False alarm on missile creates uneasy moment at Sony Open


HONOLULU — Charles Howell III was eating breakfast in his hotel when the restaurant at the Kahala started buzzing.

Everyone had their phones. Everyone received the same push alert.

“BALLISTIC MISSILE THREAT INBOUND TO HAWAII. SEEK IMMEDIATE SHELTER. THIS IS NOT A DRILL.”

“All the alarms went off at the same time,” Howell said. “It got everyone’s attention. I didn’t know what to do. We all stared at each other. It kind of shows you the world we live in now. Your whole life can change in a second.”

The push alert turned out to be a mistake.

The scare lasted only about 10 minutes, a little longer depending on the source of information.

Some players at least knew about Rep. Tulsi Gabbard of Hawaii, whose tweet that it was a false alarm made the rounds quickly. But it was long enough to create an unsettling start to the third round of the Sony Open from the brief uncertainty and panic across the island.

When the Hawaii Emergency Agency tweeted there was no missile threat, J.J. Spaun replied on Twitter, “In a basement under hotel. Barely any service. Can you send confirmed message over radio or tv.”

John Peterson was playing in the final group Saturday, three shots out of the lead. He is traveling with his wife, her parents and their 3-month-old son.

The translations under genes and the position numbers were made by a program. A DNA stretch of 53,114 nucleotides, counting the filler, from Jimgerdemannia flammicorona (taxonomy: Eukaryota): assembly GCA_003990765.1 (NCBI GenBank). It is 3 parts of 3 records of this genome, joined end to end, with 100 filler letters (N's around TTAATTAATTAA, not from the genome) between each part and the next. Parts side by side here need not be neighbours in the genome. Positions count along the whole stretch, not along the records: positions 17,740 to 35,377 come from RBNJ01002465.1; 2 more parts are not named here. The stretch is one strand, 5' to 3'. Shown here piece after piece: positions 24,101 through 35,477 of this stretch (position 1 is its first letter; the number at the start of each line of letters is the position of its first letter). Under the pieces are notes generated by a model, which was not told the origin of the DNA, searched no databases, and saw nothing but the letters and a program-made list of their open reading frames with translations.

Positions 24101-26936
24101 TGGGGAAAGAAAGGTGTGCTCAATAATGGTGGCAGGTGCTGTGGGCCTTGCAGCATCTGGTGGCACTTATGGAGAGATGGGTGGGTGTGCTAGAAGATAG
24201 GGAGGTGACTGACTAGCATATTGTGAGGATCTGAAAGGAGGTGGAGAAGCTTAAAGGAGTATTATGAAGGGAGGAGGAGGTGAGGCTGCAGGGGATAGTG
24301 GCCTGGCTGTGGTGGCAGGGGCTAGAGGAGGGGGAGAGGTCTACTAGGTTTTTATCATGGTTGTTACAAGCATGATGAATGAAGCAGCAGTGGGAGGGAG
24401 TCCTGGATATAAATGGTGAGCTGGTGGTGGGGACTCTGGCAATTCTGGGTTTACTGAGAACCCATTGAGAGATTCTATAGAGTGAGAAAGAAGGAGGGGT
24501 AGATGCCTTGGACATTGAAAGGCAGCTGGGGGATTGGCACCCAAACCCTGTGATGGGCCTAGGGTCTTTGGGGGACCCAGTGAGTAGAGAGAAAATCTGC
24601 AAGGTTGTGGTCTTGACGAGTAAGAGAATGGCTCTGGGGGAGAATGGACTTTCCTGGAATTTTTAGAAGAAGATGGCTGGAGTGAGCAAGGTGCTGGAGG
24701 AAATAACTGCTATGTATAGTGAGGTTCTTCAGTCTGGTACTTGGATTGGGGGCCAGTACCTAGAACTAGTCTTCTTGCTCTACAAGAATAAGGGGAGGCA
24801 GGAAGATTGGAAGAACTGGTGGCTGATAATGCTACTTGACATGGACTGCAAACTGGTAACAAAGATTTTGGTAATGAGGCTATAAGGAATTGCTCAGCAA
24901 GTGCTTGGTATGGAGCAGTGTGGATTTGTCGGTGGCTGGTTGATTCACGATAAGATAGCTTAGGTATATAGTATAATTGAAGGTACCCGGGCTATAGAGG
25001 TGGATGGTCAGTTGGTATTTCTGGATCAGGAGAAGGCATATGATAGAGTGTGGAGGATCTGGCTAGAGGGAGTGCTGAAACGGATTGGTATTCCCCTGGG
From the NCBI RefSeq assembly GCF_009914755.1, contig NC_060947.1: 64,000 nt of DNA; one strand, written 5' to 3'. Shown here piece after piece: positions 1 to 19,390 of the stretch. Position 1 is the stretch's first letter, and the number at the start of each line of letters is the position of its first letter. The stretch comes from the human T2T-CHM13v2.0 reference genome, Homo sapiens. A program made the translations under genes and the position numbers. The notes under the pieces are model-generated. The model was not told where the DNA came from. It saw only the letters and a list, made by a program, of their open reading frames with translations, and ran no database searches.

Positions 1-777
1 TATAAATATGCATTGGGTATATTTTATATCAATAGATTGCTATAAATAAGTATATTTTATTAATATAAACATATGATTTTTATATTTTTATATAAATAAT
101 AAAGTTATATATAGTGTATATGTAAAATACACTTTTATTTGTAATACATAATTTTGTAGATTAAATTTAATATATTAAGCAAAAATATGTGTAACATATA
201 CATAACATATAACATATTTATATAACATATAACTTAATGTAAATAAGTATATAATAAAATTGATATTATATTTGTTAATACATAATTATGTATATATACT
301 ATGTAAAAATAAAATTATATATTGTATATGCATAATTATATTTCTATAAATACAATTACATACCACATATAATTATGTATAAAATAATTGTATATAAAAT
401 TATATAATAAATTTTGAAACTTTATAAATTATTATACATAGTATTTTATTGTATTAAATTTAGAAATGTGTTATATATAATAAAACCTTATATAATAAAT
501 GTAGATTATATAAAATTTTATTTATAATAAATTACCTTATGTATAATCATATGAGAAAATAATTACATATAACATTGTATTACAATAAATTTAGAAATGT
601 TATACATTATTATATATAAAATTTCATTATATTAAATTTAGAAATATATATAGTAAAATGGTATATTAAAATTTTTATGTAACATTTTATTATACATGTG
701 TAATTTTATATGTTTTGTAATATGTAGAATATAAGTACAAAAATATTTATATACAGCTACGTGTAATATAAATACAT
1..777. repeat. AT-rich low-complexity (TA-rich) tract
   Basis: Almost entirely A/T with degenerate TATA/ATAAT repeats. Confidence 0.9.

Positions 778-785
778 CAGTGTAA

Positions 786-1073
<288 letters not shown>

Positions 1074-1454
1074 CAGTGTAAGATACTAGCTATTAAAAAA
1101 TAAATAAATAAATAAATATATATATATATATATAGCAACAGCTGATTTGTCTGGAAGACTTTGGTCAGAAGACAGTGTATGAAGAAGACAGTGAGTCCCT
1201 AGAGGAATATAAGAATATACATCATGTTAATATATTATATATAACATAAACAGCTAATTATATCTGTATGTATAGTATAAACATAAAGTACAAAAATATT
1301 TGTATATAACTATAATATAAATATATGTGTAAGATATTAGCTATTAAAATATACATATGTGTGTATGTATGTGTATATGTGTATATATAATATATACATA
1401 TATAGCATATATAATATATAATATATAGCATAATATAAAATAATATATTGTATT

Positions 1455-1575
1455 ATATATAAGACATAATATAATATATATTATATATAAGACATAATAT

“Under mattresses in the bathtub with my wife, baby and in-laws. Please lord let this bomb threat not be real,” Peterson tweeted.

The push alert was issued shortly after 8 a.m., and Waialae Country Club was largely empty because the first tee time was not until 11:05 a.m. Candice Kraughto, who runs press operations for the tournament, ran into the media center with news of the alert and asked everyone to evacuate.

A local golf radio program, set up in the clubhouse next to glass windows overlooking the ocean, kept broadcasting.

The staff at Waialae filed into the clubhouse to seek shelter, at first toward the locker room lined with players’ golf clubs, and ultimately into the kitchen. They didn’t stay long.

Tournament director Ray Stosik wasn’t concerned because alerts typically are accompanied by sirens. Even so, he took the alert seriously by telling volunteer chairs and tournament staff to stay put or seek cover

For most everyone else, the reaction was the same. Was it real? And if it was, where do you seek shelter from a ballistic missile on an island?

Marc Leishman of Australia didn’t get the push alert, but his wife did. They headed downstairs in the hotel.

“It’s an interesting feeling, isn’t it?” he said….



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